Patty Marler:

Yeah. We're not there. I'm yeah. I'm just gonna get that number for you because I don't want to throw out a number. Oh, no, that's okay. That's inaccurate. But no problem. Yeah. So we'll, I'll come back to that. No, that's fine.

Tim Eaton:

There's no rush on that. That was just more of an interesting that just to see the growth because I studied that quite a bit too. And to see that develop. So within HSLD in Canada, Is it similar in that, like the break, like the the different kind of departments of that is like protection, like legal protection and then homeschooling support. And then, like you said, there's an advocacy portion as well.

Patty Marler:

Yeah, we have those three components. Now okay, just we're close to 200. Students across the country. Yeah. HSLDA does those three things. We provide legal protection, homeschool support and advocacy. When people are a part of our organization, they have the legal protection on any homeschool related issues. They have access. to a lawyer 24 seven. It doesn't matter if child services shows up at your door in the middle of the night, you can, contact a lawyer and have access to one of our legal counsel at any time. And so that's a bad situation though. That's a really scary situation. And they're real, unfortunately, they are real, they do happen. Our lawyers are always working on cases.

Tim Eaton:

So what would be an example of that? I'm trying to, I'm trying to think what would be a scenario where someone would go. What like, the services is coming to somebody's home.

Patty Marler:

Yeah, so sometimes, family doesn't, think someone is doing a good enough job, so they will report them to child services. Sometimes a neighbor will report people to child services. There are times when people see a doctor and a doctor may not understand. Understand what's going on and they'll do the reporting. Sometimes when families have some kids in school and some kids not in schools, right? Those are actually really high risk situations for homeschoolers because you're not in the home, in the ed the brick and mortar system, people still see you and they, wonder why are your kids out during, school time, they'll spontaneously quiz them on stuff and go, they're not, they don't know the grade three social curriculum, even though you may not be touching on that.

Tim Eaton:

They're not studying it.

Patty Marler:

Yeah. So the. The calls like the child welfare, child protection services calls can come in from anywhere. There's lots of places where they can come from. They can come from school boards that are overreaching and with coven there's actually. Been a lot more of that because because so many new people are homeschooling now, yes, there's a lot of schools that have lost kids. And so some of these. These schools across the country don't really understand the legislation in their own province around what they can do what they can't do. And they're contacting families. They ask them for things that they really don't have any legal authority to ask for. So this is, has been going on more and more in the last few years.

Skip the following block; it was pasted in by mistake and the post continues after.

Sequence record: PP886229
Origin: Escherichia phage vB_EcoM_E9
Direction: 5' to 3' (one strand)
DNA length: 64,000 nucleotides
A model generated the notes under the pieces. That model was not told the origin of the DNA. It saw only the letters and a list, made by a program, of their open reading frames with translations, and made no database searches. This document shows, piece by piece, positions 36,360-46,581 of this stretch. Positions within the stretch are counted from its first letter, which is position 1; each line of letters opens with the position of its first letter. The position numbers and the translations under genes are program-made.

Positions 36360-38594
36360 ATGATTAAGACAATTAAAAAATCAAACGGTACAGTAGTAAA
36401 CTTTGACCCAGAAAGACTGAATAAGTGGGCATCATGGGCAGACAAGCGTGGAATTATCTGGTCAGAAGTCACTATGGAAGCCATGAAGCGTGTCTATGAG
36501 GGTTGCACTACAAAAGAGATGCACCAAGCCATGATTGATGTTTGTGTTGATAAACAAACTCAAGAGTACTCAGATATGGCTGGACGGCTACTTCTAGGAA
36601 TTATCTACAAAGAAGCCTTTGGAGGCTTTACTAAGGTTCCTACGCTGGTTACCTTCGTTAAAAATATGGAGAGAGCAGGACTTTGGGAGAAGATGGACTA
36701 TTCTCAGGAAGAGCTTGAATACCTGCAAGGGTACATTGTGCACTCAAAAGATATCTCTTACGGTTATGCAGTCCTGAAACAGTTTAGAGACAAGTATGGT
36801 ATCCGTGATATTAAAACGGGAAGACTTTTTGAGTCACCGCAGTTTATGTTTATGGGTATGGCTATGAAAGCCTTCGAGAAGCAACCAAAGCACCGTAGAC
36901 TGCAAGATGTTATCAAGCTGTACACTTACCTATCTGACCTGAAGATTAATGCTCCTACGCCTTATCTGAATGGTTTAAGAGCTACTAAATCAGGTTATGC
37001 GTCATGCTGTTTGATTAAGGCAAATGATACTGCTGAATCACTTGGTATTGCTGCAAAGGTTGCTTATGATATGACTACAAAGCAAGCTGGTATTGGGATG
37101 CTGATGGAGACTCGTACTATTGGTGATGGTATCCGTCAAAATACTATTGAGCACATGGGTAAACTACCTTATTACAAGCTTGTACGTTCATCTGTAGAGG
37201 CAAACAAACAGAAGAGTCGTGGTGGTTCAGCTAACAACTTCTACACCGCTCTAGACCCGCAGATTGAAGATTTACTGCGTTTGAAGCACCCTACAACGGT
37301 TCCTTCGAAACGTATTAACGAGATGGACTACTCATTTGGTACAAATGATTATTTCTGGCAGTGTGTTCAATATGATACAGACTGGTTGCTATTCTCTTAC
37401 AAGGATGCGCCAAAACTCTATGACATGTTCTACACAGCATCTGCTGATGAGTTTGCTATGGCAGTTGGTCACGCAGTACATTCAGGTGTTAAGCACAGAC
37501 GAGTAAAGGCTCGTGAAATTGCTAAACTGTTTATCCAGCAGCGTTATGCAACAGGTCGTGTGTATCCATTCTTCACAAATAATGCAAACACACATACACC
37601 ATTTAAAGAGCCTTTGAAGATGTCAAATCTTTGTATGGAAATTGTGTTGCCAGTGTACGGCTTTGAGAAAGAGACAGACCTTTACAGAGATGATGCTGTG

Tim Eaton:

I can see that, I can see that with that influx and you have so much, not as a negative word, but so much ignorance around it whereas we families that have been researching it on our own, we've had to learn to get around things and not get around things legally, but I'm saying you'd had, you had navigates the better word. We had to navigate. For example, when we moved to Southern Alberta. A lot of the like our kids play school sports and, but they didn't even know that they were allowed to and that they could. And so a lot of times you're educating or having to like, just say and as a kind thing, you're just saying, oh. You probably just aren't aware of this because there's not a lot of homeschool families that are doing this, but no, they totally can participate if there's not an adjacent school that offers something and anyway, there's lots of so that you're right. It's a matter of educating the institutions and to know like what the actual legality is regarding homeschool.